Sri Lanka's new leader to visit India for talks with Modi

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Sri Lanka's new President Gotabaya Rajapaksa, center, speaks after taking oath of office during his swearing-in ceremony at the Ruwanwelisaya temple in Anuradhapura on Monday. — AFP

COLOMBO — India's foreign minister arrived in Sri Lanka on Tuesday and announced that new President Gotabaya Rajapaksa had accepted Prime Minister Narendra Modi's invitation to visit New Delhi next week.

Subrahmanyam Jaishankar said he held talks with Rajapaksa in Colombo on his first full day in office after being sworn in Monday.

"President @GotabayaR (Rajapaksa) has accepted PM @narendramodi's invitation to visit India on 29th November," Jaishankar said on Twitter.

It is most likely to be Rajapaksa's first official visit abroad after winning a landslide in Saturday's polls.

The Indian minister said he conveyed Modi's message "of a partnership for shared peace, progress, prosperity and security" to Rajapaksa in Colombo.

India's foreign minister became the first foreign dignitary to call on Rajapaksa who on Monday vowed to steer a "neutral" course in international politics as analysts warned the new president's election could re-boot the country's controversial ties with China.

Rajapaksa is following in the footsteps of his older brother, former president Mahinda Rajapaksa, whose decade in power up to 2015 was known for the government's close ties to China and caused concern in New Delhi.

Gotabaya Rajapaksa's victory also caught international attention as he was a defense chief when his brother ordered the campaign that brutally ended a Tamil separatist war 10 years ago.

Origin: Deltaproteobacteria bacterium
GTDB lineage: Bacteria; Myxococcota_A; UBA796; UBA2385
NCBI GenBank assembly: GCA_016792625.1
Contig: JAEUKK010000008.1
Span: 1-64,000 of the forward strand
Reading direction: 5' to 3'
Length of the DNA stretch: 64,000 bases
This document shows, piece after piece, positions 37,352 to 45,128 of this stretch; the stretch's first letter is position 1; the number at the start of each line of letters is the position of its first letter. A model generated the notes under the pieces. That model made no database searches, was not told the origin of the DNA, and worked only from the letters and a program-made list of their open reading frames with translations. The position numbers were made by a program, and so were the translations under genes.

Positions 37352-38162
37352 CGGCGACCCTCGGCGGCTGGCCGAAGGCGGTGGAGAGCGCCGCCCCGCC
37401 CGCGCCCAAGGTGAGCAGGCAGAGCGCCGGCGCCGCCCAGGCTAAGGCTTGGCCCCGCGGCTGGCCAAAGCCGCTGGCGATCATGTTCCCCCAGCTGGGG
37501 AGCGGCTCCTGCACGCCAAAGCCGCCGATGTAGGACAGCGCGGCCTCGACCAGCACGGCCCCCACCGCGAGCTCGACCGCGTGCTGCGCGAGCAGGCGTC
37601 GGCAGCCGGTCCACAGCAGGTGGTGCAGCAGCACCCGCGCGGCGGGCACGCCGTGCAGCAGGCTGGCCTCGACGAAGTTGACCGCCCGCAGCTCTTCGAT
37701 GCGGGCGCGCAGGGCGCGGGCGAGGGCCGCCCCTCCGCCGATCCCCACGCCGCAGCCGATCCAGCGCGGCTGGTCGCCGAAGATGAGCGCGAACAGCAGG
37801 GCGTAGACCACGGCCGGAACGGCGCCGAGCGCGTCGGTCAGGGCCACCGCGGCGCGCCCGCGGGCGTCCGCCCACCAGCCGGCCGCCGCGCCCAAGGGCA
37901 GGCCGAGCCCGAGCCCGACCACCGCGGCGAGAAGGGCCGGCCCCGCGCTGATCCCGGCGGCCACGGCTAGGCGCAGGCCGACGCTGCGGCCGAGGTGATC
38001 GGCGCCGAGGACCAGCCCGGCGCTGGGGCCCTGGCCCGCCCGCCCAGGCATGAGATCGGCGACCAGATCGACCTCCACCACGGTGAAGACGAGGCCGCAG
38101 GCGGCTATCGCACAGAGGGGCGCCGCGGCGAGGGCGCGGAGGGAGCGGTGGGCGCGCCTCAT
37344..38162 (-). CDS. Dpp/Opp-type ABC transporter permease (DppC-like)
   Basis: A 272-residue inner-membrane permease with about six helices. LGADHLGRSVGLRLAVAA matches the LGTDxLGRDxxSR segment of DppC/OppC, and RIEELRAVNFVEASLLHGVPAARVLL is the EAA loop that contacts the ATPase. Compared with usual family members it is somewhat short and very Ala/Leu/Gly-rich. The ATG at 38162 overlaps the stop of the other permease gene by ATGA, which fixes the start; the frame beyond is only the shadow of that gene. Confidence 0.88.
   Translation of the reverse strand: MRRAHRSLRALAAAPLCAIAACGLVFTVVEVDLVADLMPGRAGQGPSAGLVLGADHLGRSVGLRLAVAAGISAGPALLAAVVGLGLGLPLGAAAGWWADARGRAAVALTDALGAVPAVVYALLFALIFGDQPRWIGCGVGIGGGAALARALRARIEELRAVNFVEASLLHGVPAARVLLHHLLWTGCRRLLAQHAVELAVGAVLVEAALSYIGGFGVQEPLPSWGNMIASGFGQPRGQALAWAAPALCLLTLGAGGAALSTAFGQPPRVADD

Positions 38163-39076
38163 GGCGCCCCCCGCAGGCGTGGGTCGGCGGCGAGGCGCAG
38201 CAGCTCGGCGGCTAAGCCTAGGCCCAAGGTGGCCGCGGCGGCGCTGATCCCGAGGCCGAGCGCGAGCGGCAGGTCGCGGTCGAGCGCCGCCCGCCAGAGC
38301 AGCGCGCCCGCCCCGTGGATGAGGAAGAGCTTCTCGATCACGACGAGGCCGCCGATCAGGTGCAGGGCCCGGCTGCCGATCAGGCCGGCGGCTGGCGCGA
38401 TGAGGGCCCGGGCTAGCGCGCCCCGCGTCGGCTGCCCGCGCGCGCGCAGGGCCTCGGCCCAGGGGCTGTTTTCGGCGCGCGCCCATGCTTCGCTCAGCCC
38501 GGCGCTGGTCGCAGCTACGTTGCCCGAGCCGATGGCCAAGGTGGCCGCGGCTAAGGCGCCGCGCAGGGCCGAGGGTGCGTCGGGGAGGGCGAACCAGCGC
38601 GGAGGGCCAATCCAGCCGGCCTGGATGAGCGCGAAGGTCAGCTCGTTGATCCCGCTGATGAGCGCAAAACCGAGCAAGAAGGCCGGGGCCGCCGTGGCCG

US Secretary of State Mike Pompeo reminded Sri Lanka about the need to ensure accountability for alleged war crimes during the conflict.

"We call on President Rajapaksa to uphold Sri Lanka's commitments to security sector reform, accountability, respect for human rights and non-recurrence of violence," Pompeo said in a statement released late Monday.

The previous Rajapaksa government resisted international calls to investigate allegations of war crimes when troops stormed Tamil rebel bastions.

During the election campaign, Rajapaksa reiterated his position that he will not allow an international probe into charges Sri Lankan troops killed at least 40,000 Tamil civilians in the closing stages of the 37-year separatist war.

In his first address to the nation late Monday, the new leader said he will not take sides in international conflicts.

"We want to remain neutral in our foreign relations and stay out of any conflict among the world powers," Rajapaksa said. "We ask all nations to respect our sovereignty and integrity." — AFP


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